The Taiwan Railway Administration’s (TRA) Taipei Railway Workshop, a maintenance depot situated along Civic Boulevard Sec. 5 close to Xinyi District near the Living Mall, will start the second phase of relocating after the Lunar New Year and is expected to be entirely evacuated by the end of the year. Comprised of 17 hectares, the Taipei City Government and TRA have already reached a preliminary consensus that part of the facilities will be designated as a city historical site, which in the future will be open to the public.
During a visit to the depot on Monday, Taipei Mayor Hau Lung-bin announced that the depot’s assembly factory, metalworking factory and engine room would all be included as part of the historical site. The city government will be communicating with the TRA to work out the exact plans for the depot, but in the short term they will be organizing a “Railway Cultural Festival.”
With approximately 16.8 hectares, the Taipei Railway Workshop was always the TRA’s largest and most important maintenance depot. The depot’s architecture is quite diverse and is representative of the railway industry of the Japanese colonial era.
Used as a maintenance depot for trains, the Taipei Railway Workshop was originally built in 1933 during the Japanese colonial era, next to the city’s Northern Gate, but moved to its current location along Civic Boulevard in 1935 due to lack of space.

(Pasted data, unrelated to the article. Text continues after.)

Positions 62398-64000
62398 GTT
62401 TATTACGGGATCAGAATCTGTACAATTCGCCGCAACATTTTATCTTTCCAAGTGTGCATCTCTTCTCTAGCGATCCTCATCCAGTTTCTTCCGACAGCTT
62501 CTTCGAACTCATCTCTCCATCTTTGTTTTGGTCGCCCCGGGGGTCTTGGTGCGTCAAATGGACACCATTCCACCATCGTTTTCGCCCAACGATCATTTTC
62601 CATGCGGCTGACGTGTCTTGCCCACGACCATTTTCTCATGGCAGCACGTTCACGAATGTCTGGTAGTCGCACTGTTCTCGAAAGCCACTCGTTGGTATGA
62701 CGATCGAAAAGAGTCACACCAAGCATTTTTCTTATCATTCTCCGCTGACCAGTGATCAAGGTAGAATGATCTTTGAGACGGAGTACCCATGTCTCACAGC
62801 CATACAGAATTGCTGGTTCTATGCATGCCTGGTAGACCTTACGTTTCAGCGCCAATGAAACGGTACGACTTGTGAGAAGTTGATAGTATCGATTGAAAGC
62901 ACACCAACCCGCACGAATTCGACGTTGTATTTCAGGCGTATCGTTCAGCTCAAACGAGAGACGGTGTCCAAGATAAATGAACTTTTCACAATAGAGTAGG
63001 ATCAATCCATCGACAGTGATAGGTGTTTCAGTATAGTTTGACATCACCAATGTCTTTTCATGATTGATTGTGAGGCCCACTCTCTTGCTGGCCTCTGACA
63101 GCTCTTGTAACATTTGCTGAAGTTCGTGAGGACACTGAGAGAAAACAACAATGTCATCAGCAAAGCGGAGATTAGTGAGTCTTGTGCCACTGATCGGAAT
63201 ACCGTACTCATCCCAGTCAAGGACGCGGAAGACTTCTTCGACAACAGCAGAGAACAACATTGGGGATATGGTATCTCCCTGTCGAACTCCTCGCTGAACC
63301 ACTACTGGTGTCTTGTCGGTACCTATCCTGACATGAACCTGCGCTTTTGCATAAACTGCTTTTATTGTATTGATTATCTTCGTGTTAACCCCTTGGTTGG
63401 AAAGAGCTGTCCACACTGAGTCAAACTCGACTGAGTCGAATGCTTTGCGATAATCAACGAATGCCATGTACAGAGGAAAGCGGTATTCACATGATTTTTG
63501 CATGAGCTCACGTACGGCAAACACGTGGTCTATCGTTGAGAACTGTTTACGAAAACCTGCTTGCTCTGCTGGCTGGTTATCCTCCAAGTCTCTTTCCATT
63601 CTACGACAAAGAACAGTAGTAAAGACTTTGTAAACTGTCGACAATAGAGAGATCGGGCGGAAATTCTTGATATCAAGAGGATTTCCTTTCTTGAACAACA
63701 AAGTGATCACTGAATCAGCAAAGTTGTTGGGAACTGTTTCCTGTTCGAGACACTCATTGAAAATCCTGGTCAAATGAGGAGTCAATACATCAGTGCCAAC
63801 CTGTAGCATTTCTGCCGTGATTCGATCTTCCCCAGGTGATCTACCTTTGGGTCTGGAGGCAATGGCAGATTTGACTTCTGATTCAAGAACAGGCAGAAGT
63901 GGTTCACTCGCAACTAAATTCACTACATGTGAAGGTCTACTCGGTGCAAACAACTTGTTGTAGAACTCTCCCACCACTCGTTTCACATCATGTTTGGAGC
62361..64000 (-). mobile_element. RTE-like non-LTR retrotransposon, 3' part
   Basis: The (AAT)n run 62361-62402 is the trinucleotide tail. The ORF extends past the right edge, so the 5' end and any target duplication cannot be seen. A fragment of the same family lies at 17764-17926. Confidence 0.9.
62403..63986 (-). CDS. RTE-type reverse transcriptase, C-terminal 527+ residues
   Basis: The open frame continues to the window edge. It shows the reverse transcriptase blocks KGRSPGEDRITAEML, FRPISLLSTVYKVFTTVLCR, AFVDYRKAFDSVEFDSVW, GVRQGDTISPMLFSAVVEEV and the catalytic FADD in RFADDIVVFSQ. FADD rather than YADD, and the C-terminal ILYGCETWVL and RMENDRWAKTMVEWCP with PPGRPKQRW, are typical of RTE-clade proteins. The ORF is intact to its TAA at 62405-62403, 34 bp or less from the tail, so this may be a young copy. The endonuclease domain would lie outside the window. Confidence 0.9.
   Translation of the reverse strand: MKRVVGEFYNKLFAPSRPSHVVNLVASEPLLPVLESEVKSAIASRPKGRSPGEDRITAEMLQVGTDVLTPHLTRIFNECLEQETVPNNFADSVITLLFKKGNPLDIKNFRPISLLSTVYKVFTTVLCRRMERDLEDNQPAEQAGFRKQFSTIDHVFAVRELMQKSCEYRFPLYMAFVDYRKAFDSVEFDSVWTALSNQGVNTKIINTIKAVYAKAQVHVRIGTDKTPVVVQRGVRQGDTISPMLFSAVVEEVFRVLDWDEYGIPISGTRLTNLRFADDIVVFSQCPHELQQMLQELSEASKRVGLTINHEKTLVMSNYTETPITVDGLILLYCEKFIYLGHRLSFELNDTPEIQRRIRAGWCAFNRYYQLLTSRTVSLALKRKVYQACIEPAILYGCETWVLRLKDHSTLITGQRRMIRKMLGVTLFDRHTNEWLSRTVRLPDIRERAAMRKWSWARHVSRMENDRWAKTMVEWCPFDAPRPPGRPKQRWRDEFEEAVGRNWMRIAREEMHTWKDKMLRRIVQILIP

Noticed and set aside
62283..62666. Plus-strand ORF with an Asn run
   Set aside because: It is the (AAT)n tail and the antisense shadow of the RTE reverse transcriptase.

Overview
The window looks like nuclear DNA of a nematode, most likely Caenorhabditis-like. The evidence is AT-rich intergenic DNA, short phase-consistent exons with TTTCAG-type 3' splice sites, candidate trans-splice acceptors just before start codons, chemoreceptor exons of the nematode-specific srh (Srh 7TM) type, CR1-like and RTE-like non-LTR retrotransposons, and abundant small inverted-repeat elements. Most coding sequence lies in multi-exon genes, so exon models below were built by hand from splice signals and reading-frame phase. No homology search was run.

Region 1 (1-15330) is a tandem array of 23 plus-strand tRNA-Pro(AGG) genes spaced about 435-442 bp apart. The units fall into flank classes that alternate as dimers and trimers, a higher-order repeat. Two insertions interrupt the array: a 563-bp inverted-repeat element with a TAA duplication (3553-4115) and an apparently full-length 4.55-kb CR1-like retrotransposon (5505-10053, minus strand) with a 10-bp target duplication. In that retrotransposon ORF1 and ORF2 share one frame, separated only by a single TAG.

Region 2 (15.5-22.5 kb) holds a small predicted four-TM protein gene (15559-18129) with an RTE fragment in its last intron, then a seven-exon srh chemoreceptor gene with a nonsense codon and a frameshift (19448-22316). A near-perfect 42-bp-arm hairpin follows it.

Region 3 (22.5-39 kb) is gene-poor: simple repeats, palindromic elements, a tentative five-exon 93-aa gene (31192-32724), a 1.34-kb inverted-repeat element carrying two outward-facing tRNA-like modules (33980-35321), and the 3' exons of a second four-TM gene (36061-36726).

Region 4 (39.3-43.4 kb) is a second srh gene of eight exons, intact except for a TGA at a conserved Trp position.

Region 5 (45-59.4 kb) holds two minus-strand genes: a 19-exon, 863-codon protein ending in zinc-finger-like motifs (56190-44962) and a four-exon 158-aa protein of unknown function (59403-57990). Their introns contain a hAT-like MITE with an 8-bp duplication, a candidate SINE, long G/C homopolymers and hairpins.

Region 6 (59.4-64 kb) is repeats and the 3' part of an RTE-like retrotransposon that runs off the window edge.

When the Taipei Government’s Cultural Heritage Evaluation Committee held a public hearing in August last year after plans to move the maintenance factory to Fugang in Taoyuan County were approved, a large group of railway aficionados voiced a desire to preserve the depot, but the TRA workers’ union said that with a budget deficit of NT$1.2 billion (US$41,436,466) it would significantly benefit the sustainable operation of the TRA if parts of the depot were used for urban renewal projects.
Taipei’s Department of Cultural Affairs says that apart from the assembly factory, engine room and metalworking factory, the depot also has an employee bathhouse, which was designated as a historical site in 2000. Hau says that since the four buildings have all been designated historical sites, future plans will treat them as cultural assets, and after the maintenance depot has been completely moved, a “Railway Cultural Festival” will be held as early as this summer, allowing the public to get to know this part of history.
(Liberty Times, Translated by Kyle Jeffcoat)